Jeb’s Jukebox

5 February 2013 // Jeb's Jukebox

14 (I Dreamed That) Everybody Fell Out Of Love With Me But You

(I Dreamed That) Everybody Fell Out Of Love With Me But You
Tommy McLain

Crazy Cajun
1982

Never are we cured of our adolescence.

From the age of fourteen to seventeen I was often friendless; I wore the wrong clothes, had bad hair, was uninterested in cars, read the wrong books, didn’t drink, owned no records by Queen, was rendered speechless in the presence of women. Those years remain, for me, an oppressive sludge of southern rock, red neck bar bands, Fleetwood Mac on the radio, dirty long hair and endless guitar solos.

I took comfort in anything that stood apart.

There was, in the south Texas border town where my grandmother lived, a Mexican flea market. On the Hispanic radio stations it was announced with the words EL GRAN PULGA!!! Fabulous riches were promised; clothes, food, car parts, cook ware, boots, jewellery, furniture, records, guns and ammo. And always, on Saturday afternoon, a guest musician. Often these were conjunto bands from south Texas; Little Joe, Lydia Mendoza, Flaco Jimenez. Sometimes it was a national celebrity; Freddy Fender or Johnny Rodriguez. And sometimes it was a swamp star from Louisiana; Van Broussard or Roy Head.

I remember seeing Freddy Fender on the back of a flatbed truck singing ‘Wasted Days And Wasted Nights’ and then, in Spanish, ‘Jamaica Farewell’. He went through swamp pop (Oh Holy One), honky-tonk (Just Out Of Reach), soul (Junko Partner) and ended with a traditional Mexican polka.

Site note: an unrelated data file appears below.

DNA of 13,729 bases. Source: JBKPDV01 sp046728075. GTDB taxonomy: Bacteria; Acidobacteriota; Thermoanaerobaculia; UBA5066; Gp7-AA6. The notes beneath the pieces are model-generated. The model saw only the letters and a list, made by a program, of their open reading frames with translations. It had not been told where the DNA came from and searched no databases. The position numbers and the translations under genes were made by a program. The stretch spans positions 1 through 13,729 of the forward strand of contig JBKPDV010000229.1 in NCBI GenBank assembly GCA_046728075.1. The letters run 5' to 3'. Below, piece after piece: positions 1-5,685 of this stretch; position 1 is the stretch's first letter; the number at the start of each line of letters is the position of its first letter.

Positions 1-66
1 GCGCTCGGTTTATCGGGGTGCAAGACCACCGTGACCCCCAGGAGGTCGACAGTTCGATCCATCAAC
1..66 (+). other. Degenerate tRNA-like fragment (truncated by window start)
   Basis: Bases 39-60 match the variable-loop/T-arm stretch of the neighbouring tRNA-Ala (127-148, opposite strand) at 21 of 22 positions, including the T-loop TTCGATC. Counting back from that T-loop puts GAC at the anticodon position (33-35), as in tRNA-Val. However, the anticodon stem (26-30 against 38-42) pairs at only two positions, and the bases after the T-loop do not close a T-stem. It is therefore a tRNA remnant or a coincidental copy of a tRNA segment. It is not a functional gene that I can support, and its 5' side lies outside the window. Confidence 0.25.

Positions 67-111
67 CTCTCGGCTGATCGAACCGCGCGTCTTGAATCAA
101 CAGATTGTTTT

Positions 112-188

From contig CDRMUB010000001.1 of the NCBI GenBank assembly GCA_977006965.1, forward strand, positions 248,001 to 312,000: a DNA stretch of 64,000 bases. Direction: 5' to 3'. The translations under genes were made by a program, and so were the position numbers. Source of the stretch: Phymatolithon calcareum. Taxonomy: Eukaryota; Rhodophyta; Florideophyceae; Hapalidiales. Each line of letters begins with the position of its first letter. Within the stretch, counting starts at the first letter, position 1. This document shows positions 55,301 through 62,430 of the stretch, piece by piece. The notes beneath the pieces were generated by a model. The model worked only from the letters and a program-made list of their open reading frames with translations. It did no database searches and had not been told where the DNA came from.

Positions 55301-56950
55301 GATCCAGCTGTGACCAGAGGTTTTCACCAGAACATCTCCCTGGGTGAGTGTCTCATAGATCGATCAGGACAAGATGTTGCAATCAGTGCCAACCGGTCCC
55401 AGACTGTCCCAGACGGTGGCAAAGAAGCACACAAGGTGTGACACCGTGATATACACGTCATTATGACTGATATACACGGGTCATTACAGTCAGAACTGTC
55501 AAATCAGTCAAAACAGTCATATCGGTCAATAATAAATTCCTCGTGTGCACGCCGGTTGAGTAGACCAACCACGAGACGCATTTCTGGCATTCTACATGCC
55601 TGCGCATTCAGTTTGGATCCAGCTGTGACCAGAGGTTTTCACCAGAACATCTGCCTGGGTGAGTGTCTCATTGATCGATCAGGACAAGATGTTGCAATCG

Next to the stage was a booth selling records, tapes and posters. A sign across the top said Crazy Cajun – We’re On It!! I didn’t (much to my regret) buy any records that day. I flipped through them and marvelled at their communal strangeness, their regional purity. Most of the names meant nothing to me. A sign on the record boxes said Buying One Of These Records Can Only Add To The Goodness Of Your Soul.
I didn’t doubt it.

Twenty years later, in a shop in Tennessee, I came across a stash of Crazy Cajun records. LPs and singles by TK Hulin, Jimmy Donley, Heather Black, Wayne Talbert, The Sir Douglas Quintet, The Magnificent Men, Tommy McLain.

I bought (I Dreamed That) Everybody Fell Out Of Love With Me But You and two dozen others. I wish I’d bought more. I wish that I’d bought everything I touched. I wish that, years before, at El Gran Pulga!!!, I had taken the sign writers advice: Buying One Of These Records Can Only Add To The Goodness Of Your Soul.

Maybe it would have made my adolescence easier.

Jeb Loy Nichols.

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